I want to be a person with a mannerly dog, in a decluttered house, who has written a book. These goals will all take time, consistency, and the building of habits. It’s only February, and I’m still filled with optimism. We shall see what the rest of the year has in store.

If you’d like to share your own goals in comments below, I’d love to hear them!

Link love

New Year, New Link Love (Vol. IV)

January 26, 2024

Tank on left enjoying his first day home

First off, I’m happy to say that Tank is doing well at home, and I’m much relieved that he seems to be continuing to recover (and he’s enjoying the extra feed as we try to put some of the weight he lost back on him).

This is 2024’s addition to my tradition of “New Year, New Link Love,” even though it’s almost the end of the month. January has gotten away from me in a number of ways, but hey, here we are. Grab a cup of something warm to drink and enjoy these links:

In “How to Cheer Yourself Up on a Hard Day,” Ingrid Fetell Lee shows us how we can create and embrace small moments of joy even in the midst of frustration and struggle.  (Check out the “Joy Break Generator” at the bottom of the post.)

I’m not the only one who was happy to leave 2023 behind. But it’s not enough just to leave the year itself behind if we continue to carry things that weigh us down into 2024. In “7 Heavy Things to Leave Behind In 2023,” Courtney Carver gently urges us to leave those heavy things in the past and walk forward feeling lighter, and with room in our lives to allow in more good things. 

In “Can little actions bring big joy? Researchers find ‘micro-acts’can boost well-being,” NPR reported that scientists behind the BIG JOY Project found that those who commit daily “micro acts” of joy—such as making a gratitude list or doing something nice for someone else—“experience about a 25% increase in emotional well-being over the course of a week.” These acts “led to increased feelings of hope, optimism, as well as moments of fun or silliness.” These findings don’t surprise me, but it’s always nice to be reminded that in a world where so much is beyond our control, small positive acts can make a difference.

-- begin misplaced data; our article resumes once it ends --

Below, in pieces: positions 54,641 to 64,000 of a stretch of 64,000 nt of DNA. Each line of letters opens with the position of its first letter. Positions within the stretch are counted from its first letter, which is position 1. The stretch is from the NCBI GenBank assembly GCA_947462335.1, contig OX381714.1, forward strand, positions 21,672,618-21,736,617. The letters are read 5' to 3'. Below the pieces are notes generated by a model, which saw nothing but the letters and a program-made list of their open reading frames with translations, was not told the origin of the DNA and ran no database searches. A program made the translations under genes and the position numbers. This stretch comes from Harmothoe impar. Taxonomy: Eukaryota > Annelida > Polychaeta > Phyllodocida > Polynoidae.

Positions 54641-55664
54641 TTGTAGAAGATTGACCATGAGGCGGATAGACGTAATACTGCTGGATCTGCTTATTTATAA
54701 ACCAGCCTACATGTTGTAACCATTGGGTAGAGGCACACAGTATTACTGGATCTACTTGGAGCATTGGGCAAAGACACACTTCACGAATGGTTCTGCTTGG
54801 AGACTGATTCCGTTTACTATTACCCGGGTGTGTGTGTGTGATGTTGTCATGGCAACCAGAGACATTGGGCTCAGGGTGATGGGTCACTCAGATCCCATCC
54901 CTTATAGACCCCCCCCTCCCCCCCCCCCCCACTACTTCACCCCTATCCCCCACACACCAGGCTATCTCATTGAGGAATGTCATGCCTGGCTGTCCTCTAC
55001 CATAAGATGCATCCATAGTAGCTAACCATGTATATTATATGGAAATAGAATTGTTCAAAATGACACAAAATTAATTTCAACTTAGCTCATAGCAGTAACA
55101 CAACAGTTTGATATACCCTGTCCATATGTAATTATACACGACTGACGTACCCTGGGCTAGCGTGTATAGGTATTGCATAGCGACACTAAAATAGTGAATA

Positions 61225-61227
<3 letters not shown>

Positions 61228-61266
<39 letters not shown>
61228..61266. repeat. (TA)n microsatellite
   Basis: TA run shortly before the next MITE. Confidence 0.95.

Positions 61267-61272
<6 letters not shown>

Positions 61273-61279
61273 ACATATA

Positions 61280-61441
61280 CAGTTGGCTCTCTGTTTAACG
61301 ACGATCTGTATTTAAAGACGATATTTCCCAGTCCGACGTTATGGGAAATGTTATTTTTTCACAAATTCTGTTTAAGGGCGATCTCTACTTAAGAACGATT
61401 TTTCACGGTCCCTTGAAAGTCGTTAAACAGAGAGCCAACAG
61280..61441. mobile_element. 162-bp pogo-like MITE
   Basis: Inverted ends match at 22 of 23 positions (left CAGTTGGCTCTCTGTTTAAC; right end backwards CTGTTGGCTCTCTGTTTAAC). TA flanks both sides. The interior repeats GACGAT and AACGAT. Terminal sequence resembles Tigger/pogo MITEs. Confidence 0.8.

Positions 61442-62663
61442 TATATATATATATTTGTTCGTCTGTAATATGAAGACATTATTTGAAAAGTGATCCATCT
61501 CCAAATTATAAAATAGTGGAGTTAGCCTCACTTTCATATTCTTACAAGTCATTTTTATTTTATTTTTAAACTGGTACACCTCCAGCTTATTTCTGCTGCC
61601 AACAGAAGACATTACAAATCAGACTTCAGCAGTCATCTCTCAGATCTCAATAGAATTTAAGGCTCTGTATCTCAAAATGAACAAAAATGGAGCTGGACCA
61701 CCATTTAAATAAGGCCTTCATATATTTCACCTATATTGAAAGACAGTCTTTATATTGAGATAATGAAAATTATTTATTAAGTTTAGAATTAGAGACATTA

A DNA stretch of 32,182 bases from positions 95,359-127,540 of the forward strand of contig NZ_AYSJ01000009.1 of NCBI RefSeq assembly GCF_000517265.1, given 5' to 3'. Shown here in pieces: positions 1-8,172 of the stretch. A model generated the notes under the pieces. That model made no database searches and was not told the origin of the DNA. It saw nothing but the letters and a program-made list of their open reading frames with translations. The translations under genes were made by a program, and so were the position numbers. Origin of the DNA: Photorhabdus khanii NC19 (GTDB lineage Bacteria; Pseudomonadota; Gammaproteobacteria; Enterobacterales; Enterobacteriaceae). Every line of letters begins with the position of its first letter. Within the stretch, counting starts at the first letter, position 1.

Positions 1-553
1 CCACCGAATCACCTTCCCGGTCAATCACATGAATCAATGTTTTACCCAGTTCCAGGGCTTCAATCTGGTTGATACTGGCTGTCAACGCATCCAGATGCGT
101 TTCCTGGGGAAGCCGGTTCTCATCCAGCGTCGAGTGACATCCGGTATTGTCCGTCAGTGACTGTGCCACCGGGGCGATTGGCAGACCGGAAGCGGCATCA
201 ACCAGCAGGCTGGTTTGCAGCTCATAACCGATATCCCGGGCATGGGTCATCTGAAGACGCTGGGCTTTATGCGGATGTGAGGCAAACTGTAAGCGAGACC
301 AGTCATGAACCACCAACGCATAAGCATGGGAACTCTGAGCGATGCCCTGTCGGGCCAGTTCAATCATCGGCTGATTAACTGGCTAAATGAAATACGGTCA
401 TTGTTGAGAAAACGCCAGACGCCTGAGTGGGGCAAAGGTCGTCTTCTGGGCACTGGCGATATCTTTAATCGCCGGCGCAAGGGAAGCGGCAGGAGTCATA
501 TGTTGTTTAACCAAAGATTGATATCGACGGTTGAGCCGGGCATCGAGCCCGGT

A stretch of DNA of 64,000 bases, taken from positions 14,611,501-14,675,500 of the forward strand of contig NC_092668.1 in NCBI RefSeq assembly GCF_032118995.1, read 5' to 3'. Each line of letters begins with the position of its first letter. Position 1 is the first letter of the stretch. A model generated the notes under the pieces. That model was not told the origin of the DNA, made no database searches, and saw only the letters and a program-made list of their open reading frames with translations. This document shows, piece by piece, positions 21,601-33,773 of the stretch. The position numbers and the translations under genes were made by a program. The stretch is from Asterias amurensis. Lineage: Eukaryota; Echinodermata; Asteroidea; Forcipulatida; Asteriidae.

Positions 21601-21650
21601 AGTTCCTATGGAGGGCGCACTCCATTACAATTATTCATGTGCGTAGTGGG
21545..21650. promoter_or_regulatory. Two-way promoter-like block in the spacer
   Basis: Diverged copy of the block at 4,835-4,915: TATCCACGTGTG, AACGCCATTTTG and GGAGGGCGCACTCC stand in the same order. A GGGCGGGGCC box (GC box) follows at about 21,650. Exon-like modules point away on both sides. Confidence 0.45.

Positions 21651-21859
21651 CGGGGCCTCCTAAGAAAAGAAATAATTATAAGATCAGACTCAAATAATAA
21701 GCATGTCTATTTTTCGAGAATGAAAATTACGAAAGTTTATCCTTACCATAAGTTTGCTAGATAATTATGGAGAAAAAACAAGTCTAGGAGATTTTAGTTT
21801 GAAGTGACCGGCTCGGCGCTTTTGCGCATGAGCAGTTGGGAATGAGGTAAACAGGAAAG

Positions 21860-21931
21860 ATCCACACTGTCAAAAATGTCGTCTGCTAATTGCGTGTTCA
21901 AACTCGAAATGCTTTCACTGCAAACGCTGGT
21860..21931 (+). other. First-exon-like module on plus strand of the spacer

How good are you at loving yourself? If you could be better, here are “99 Ways to Love Yourself A Little Better.” 

Click here to see a baby wolf learning to howl! 

I found this discussion of “How to Think About Politics Without Going Insane,” interesting. I really do think most issues are more nuanced than we realize. David writes: “If you can achieve a multi-viewpoint understanding of the debates over gun ownership, law enforcement, socialism, capitalism, transgenderism, housing policy — even if you still adamantly favor one position afterward — the conflict no longer needs to be attributed to malice or stupidity on the part of half the population. There’s a better explanation, which is that contentious issues tend to be multi-faceted and morally complex, and people fixate on the first facet of an issue that makes them feel something. To make it worse, our culture incentivizes the denial of moral complexity. Simply put, it’s easy to motivate people with simple moral stories (those guys are bad) and hard to motivate them otherwise.” 

I enjoyed Maira Kalman’s TED talk, “How to find humor in life’s absurdity.”  (I am down for her “murder and mint chip portion of the day”!)

This weekend we will host out-of-town family as well as continue to monitor Tank’s progress and give him his medication and extra calories. How about you? Any fun plans for the weekend and beyond? How is 2024 going for you so far?


Some Assembly Required

January 19, 2024

Photo by Andrik Langfield on Unsplash

Happy belated New Year! I’m mostly back from my extended break after a productive, in-depth review of 2023.